(photos by Dana Nesiti)

 

7 responses so far

Jul 05 2015

Pretty. Invasive.

Published by under Plants,Schenley Park

Purple loosestrife blooming on CMU's campus, 2 July 2015 (photo by Kate St. John)

Purple loosestrife blooming on CMU’s campus, 2 July 2015 (photo by Kate St. John)

When I saw this plant blooming in Schenley Park the other day I made sure to point it out to participants at last Sunday’s walk.  Most people aren’t aware that purple loosestrife (Lythrum salicaria) is highly invasive.

Purple loosestrife came to North America from Europe and was established on the east coast by the mid 1800s.  It grows 1.5 to 5 feet tall with opposite or alternate untoothed leaves and a spike of pinkish purple flowers. Here’s a closeup of the flower.

It spreads by seed and by massive woody roots in ditches, wet meadows and wetlands.  Once it takes hold it out-competes native plants and creates a monoculture that lowers the biodiversity of the site.  Amazingly it even affects ducks because, though dense at the top, it’s open at water level and provides no cover for nesting.

Purple loosestrife is listed as invasive in 27 states, including Pennsylvania, but many garden stores and garden websites still sell it to those who are unaware of the danger.  When its seeds get into flowing water, watch out!

Fortunately years of research found a beetle that eats it.  In the video below, Donna Ellis from the University of Connecticut Cooperative Extension describes purple loosestrife and how the Galerucella beetle is an effective biological control agent. (Birders, listen to the audio track. If I’d been standing there I would have been totally distracted by those upset birds!)

I found only a single loosestrife in Schenley Park and an Urban Eco Steward pulled it up (yay!) but on Thursday I found two clumps on Carnegie Mellon’s campus.  Uh oh!

Pretty.  Invasive.

 

(photo by Kate St. John)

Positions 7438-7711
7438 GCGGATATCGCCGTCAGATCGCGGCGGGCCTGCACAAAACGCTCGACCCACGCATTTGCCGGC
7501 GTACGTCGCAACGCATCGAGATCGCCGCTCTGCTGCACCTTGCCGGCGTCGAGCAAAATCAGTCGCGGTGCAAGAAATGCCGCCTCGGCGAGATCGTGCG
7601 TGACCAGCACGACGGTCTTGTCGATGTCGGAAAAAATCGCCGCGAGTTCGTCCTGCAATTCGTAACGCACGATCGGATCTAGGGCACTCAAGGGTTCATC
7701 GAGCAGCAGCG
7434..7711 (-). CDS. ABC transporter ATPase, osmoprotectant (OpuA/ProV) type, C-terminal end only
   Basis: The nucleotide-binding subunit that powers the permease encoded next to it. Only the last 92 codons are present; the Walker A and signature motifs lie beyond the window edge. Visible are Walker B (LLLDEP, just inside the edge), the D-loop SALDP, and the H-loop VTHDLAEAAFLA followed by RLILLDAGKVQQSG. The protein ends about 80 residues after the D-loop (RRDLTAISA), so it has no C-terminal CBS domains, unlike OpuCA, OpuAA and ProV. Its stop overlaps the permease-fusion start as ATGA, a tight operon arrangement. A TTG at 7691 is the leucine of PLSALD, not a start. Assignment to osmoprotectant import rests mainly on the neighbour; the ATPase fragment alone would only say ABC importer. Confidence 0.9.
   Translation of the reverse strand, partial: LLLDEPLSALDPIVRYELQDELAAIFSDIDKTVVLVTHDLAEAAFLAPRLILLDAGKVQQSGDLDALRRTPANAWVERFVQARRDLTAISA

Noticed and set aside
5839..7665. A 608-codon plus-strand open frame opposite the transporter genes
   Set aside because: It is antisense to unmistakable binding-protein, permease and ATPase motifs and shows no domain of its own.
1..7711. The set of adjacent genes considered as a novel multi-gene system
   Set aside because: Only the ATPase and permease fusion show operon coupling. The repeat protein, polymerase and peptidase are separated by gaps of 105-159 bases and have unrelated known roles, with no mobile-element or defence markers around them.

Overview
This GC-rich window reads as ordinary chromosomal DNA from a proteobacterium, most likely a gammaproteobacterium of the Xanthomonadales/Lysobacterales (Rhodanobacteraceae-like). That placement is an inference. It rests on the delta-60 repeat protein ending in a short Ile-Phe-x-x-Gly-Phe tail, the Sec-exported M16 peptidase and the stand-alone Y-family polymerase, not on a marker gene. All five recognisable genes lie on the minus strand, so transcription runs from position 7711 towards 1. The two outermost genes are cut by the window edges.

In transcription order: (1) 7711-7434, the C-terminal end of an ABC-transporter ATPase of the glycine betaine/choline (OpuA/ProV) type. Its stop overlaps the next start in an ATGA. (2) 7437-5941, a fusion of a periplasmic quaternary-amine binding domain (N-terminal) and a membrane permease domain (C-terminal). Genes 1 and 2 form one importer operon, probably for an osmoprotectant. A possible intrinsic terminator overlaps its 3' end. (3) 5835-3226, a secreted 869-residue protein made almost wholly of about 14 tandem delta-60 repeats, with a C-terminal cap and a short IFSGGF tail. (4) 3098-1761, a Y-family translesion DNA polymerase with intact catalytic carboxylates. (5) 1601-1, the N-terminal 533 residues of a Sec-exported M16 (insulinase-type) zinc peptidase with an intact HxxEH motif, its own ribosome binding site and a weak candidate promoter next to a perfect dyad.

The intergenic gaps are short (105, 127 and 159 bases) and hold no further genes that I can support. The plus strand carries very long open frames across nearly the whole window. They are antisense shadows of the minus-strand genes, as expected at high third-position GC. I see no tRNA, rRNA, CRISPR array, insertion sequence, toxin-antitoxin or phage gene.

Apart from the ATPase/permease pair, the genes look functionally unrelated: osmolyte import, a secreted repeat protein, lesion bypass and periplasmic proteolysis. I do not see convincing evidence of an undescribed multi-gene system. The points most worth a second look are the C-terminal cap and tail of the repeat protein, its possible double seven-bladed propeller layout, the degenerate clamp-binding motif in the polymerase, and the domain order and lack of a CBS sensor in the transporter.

4 responses so far

Jul 04 2015

277 and Counting

Hays bald eagle carrying nesting material, March 2015 (photo by Dana Nesiti)

Hays bald eagle carrying nesting material, March 2015 (photo by Dana Nesiti)

277.  That’s how many bald eagle nests there are in Pennsylvania this year. What an improvement since the time when there were only 3 nests back in 1983!

As the PA Game Commission explains:

“So far this year, 277 bald-eagle nests have been documented in Pennsylvania, with nesting eagles present in at least 58 of the state’s 67 counties.  That shatters the 2014 preliminary number of 254 nests, which also was an all-time high. And more nests remain to be counted as the year goes on.”

The count will go up, not because bald eagles are building new nests in July, but because observers will report additional nests in the days ahead.

Many people don’t realize that the nest count starts over every year. Nests that are used year after year must be reported again to be included in the count.

Patti Barber, a biologist with the Game Commission’s Endangered and Nongame Birds section, says, “Even if nests are well known locally, please don’t hesitate to report them. You might be adding a new nest to the list, or making certain that one reported in a previous year is accurately counted this year.”

It’s easy to report a nest. Just email the Game Commission at pgccomments@pa.gov with “Eagle Nest Information” in the subject line, or phone it in to your Game Commission Region Office or the Harrisburg headquarters.

Perhaps your report will help bald eagles break the 300 mark.

 

(photo of a bald eagle at Hays by Dana Nesiti)

p.s. Peregrine falcons are rare compared to bald eagles. There are only 45 peregrine nests statewide this year.

2 responses so far

Jul 03 2015

Little Eats Big … Slowly

Harvestman with mites on its legs (photo by Kate St. John)

Harvestman with mites on its legs, Schenley Park (photo by Kate St. John)

We’re used to top predators eating small prey but the world is far more complicated than Big Eats Little.  Small things can weaken a predator or bring it down.